Critical Ingredients for Men's Health

Jan. 18, 2016
Prebiotic fibers, co-Q10, choline, K2 and other vitamins are needed to keep brutes healthy.

Gender inequality isn’t just a women’s issue. When it comes to developing products to promote healthier bodies, men often get shortchanged. With pregnancy, menopause, breast health, cancer, fertility, aging, beauty from within and even depression, it seems women are the center of attention for most health foods and beverages.

If you go by advertising alone, men apparently care only about cars, beer and grilled meat. OK; that's largely true, but men do have unique health concerns and can benefit from functional foods.

According to the Centers for Disease Control, while cancer, heart disease and diabetes-related diseases are the leading causes of death for both men and women, by percentage more men die of each of these conditions than do women. With diabetes (except, of course, gestational diabetes), the incidence is significantly higher for men than women.

Products developed to help control weight and blood sugar can be of equal benefit. Prebiotic fibers such as inulin, resistant starch, polydextrose and others can work in synchronicity with high-intensity/zero-calorie sweeteners from sources such as stevia and monkfruit to create high-flavor foods and beverages that are low in calories, yet filling.

Whether working out or fighting sedentary lifestyle deficits, muscle health is a big issue for men’s health. While choline has received a lot of attention lately for women, especially as pertains to health status for pregnant women and developing fetuses, the B vitamin cousin is important for men, too. Choline is vital to help maintain muscle strength and overall stamina. It is a key actor in muscle action and a component of the neurotransmission network between the brain and working muscles.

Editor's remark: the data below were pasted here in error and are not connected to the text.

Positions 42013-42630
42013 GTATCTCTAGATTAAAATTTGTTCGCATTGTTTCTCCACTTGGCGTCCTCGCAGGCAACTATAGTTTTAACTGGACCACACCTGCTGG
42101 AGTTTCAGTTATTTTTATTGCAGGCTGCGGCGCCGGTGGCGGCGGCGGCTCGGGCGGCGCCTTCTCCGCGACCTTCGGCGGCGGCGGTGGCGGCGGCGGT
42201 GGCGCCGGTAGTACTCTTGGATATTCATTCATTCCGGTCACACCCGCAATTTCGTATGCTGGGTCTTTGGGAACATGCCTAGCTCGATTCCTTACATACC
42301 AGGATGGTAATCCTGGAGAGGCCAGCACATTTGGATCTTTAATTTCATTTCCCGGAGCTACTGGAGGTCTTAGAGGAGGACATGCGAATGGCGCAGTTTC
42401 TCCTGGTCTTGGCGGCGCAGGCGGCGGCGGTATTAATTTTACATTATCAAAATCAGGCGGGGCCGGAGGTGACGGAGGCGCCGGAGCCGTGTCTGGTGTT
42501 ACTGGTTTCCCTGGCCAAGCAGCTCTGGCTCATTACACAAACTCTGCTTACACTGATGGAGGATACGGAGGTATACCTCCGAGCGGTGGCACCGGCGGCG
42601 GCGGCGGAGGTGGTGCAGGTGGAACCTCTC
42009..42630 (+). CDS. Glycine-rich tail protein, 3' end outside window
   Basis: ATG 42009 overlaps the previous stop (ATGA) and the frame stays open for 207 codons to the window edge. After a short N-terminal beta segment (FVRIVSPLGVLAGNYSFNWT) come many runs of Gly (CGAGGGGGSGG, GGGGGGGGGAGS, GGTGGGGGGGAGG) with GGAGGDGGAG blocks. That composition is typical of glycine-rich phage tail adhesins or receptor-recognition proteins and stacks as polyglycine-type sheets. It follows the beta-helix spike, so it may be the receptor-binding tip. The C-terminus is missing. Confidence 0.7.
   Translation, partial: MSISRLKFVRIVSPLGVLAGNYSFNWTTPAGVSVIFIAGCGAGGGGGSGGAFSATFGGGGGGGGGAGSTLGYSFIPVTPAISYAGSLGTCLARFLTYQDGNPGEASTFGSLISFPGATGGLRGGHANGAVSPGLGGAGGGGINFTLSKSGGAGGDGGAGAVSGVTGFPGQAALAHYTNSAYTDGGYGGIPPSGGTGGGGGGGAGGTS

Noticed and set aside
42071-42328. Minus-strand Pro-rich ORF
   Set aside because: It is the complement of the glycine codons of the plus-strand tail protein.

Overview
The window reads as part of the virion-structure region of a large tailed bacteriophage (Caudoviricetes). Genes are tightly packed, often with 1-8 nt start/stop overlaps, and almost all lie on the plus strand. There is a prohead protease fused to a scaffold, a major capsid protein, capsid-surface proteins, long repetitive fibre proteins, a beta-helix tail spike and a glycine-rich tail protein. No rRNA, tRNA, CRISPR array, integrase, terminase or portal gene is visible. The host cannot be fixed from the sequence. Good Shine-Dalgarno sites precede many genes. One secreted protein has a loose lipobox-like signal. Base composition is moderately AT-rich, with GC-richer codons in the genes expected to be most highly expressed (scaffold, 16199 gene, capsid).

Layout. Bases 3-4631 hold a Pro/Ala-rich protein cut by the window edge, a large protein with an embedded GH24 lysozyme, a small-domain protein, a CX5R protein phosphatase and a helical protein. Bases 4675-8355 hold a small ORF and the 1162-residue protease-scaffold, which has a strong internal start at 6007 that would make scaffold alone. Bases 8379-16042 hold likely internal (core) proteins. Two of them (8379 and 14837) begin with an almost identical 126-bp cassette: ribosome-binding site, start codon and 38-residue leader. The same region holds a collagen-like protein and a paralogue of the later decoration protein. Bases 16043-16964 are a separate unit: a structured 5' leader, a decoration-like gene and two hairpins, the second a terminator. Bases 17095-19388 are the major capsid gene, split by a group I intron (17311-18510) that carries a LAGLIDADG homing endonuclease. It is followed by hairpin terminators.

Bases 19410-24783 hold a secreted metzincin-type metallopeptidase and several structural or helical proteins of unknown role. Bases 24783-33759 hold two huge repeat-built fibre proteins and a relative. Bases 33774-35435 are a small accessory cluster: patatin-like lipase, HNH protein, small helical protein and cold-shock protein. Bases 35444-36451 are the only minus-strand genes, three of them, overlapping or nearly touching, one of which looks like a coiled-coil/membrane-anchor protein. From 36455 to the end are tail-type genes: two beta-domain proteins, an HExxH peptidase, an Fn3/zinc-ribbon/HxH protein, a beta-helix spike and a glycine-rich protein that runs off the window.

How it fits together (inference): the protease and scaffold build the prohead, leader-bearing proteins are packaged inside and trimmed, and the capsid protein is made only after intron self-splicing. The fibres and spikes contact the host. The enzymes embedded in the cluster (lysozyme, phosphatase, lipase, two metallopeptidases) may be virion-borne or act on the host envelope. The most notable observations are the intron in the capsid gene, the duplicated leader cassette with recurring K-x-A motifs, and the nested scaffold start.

Heart disease is killing men at the rate of several hundred thousand per year. Multiple nutrients have long been shown to help protect against heart disease, specifically antioxidants and prebiotic fibers. However, coenzyme Q-10 might be one of the most important heart-health ingredients being ignored by processors.

Co-Q10 performs dual roles as a powerful antioxidant in its own right as well as a key component in the chemical chain that produces energy for the mitochondria of the cells. The mitochondria act as the energy sources — the batteries, if you will — for every cell in the body, but are especially prevalent in heart muscle.

For men, stress is a leading cause of heart disease, and easing stress goes a long way toward helping the body’s all-around health. Stress produces high levels of cortisol, a hormone that eventually damages the body. It interferes with cognitive performance, drops immune function and has been implicated in weight gain, blood pressure, cholesterol and heart disease. A recent development in stress release has been that phosphatidyl serine in combination with phosphatidic acid (PS+PA) showed strong capacity in clinical tests for managing stress, as well as supporting cognitive functions and memory.

Cortisol flooding the system also negatively affects bone health and density. While osteoporosis is often considered a women's disease, it affects men as well, especially when following years of sedentary behavior. Bone health has received a lot of attention in our aging population, and while key minerals for bone health such as calcium, potassium, phosphorous and magnesium are important, certain vitamins are necessary as well.

Vitamin D is perhaps the most commonly known bone health vitamin, regulating calcium metabolism. But vitamin K2 has demonstrated critical bone health benefits in a wealth of recent research.

Finally, about fertility: Fertility works two ways. Men and women share the same percentage of infertility causes. For men, specific nutrients proven to help boost fertility include zinc, vitamin E and epigallocatechin gallate (EGCG), derived from green tea. As men start families later, this topic of male health will only become more conspicuous. For this and other male concerns, food processors can take advantage of a growing market that, while finally getting a little attention, still lags behind that of the fairer sex.

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